COVID-19 has caused a record number of jobless claims, led the U.S. into a recession, and left millions of Americans coping with reduced hours. But the effects of the novel coronavirus aren't hitting everyone equally. Not only are older workers more likely to face health risks as morbidity rates rise with age but they're also experiencing more severe economic consequences because of it.
If you're one of the millions of Americans nearing retirement age but still in the workforce, it's essential to understand the economic risks the virus presents, both now and in the future, so you can be better prepared to withstand or overcome any negative financial consequences over the long term.
Older workers are more likely to be unemployed and less likely to work at home
COVID-19 has left millions of Americans of all ages unemployed, but workers 55 and over have been especially hard hit. In fact, workers in this demographic saw unemployment jump from 3.3% in March to 13.6% in April and 11.8% in May, with only workers under age 34 faring worse, according to U.S. Bureau of Labor Statistics data.
Older workers not only were more likely to lose their jobs than their middle-aged counterparts but they are also significantly less likely to work in positions they can do from home. And because they face a greater threat from COVID-19, many near-retirees have been faced with a choice of risking exposure or giving up income they're depending on.
Pre-retirees facing these challenges will statistically take longer to find new work, which only exacerbates the long-term financial consequences of unemployment.
This can mean a devastating loss of retirement wealth
The loss of a job can be devastating at any age, but especially later in life.
Pre-retirees as a group generally sock away cash more aggressively for their later years than their younger counterparts, with workers age 50 and over making higher contributions than younger people at the same income level. Workers also become eligible to make "catch-up contributions," or larger deductions to a 401(k) or IRA, only after age 50. All of this means unemployment in your 50s or 60s could have an especially big impact on your retirement account balance.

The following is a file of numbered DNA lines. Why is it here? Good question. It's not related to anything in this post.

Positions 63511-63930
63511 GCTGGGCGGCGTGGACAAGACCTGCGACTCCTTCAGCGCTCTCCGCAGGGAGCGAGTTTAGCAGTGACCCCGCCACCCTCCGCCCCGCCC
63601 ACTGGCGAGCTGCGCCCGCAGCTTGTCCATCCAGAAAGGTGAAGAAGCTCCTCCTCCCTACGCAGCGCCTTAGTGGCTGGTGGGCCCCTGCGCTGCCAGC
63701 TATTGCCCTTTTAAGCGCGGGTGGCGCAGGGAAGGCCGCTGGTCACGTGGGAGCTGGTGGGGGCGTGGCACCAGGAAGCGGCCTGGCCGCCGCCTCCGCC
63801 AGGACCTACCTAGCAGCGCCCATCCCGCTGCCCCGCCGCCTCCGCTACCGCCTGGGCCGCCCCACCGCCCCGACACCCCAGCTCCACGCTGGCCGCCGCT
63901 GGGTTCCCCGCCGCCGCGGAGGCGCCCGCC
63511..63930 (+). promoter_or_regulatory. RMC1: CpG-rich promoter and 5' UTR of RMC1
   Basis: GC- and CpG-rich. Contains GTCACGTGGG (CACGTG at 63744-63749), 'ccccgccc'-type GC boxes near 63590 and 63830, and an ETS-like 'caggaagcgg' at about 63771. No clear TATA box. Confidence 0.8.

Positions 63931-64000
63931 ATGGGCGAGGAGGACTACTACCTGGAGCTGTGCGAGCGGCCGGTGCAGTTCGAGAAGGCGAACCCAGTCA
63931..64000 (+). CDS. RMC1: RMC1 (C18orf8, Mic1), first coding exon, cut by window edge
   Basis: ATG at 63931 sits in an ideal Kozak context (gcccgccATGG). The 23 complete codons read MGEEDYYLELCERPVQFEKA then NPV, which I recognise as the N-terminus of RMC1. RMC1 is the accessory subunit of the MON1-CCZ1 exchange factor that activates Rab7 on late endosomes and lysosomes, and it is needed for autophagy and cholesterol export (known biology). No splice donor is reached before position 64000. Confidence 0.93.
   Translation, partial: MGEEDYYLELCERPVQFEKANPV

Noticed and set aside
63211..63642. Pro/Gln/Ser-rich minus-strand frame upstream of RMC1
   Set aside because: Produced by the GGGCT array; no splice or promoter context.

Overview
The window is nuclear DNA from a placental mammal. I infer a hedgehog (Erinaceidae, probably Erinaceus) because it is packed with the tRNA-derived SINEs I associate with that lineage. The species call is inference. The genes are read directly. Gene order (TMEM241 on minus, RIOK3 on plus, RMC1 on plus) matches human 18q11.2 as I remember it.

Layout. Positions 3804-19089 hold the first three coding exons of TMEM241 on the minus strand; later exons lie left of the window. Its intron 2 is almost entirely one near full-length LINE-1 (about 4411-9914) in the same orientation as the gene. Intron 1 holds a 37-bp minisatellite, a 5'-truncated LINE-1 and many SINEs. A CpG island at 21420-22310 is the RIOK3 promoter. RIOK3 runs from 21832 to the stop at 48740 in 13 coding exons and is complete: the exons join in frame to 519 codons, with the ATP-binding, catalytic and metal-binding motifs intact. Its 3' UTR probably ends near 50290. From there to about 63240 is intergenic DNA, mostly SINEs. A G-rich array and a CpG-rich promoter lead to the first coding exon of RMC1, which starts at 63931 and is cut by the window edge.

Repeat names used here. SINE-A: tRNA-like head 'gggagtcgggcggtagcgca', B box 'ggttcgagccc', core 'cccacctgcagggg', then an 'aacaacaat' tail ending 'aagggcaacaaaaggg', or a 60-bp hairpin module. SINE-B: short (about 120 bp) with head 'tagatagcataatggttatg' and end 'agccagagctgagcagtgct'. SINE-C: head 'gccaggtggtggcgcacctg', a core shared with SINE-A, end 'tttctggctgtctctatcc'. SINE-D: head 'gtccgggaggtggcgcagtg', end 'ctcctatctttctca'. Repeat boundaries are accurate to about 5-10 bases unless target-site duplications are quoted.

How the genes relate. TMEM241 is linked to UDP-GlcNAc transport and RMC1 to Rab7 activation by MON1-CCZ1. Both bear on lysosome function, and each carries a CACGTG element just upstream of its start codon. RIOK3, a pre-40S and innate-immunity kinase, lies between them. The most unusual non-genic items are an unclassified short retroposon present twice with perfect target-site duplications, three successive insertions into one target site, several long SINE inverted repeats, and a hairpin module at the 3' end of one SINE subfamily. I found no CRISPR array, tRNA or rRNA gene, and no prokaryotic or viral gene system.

Most people also follow a predictable pattern in their careers, earning less when starting out and more in the later years of their working life. Since your Social Security benefits are determined based on average wages in the 35 years your inflation-adjusted earnings were highest, a job loss late in life can have an outsized impact on the value of your benefits if you miss out on some years of peak earnings.
Sadly, some pre-retirees will also end up reducing Social Security benefits by claiming early if they're unable to find new work after losing their jobs. And with COVID-19 officially pushing the country into a recession, the chances of this undesirable outcome have only increased.
What can you do so COVID-19 doesn't ruin your retirement?
If you're one of the millions of older Americans left unemployed by COVID-19, it's imperative you take steps to mitigate the damage.
First and foremost, this means taking advantage of expanded unemployment benefits if you're eligible. Coronavirus relief bills have provided an extra $600 in weekly benefits above state maximums through July 31 and pre-retirees who have been laid off should claim them ASAP and consider contributing as much as they can afford from these benefits to retirement accounts.
When possible, you may also want to persist in finding a new job and, if necessary, working a little longer than planned. This can give you more time to make retirement contributions and could potentially help you raise your Social Security benefits both by increasing average wages over your career and enabling you to delay claiming benefits.
These steps will unfortunately require sacrifice, and it's troubling that older people are being disproportionately damaged both economically and physically due to coronavirus. But since you can't change these realities, all you can do is prepare for them as best as you can to shore up your long-term security and ensure COVID-19 doesn't leave your retirement dreams unfulfilled.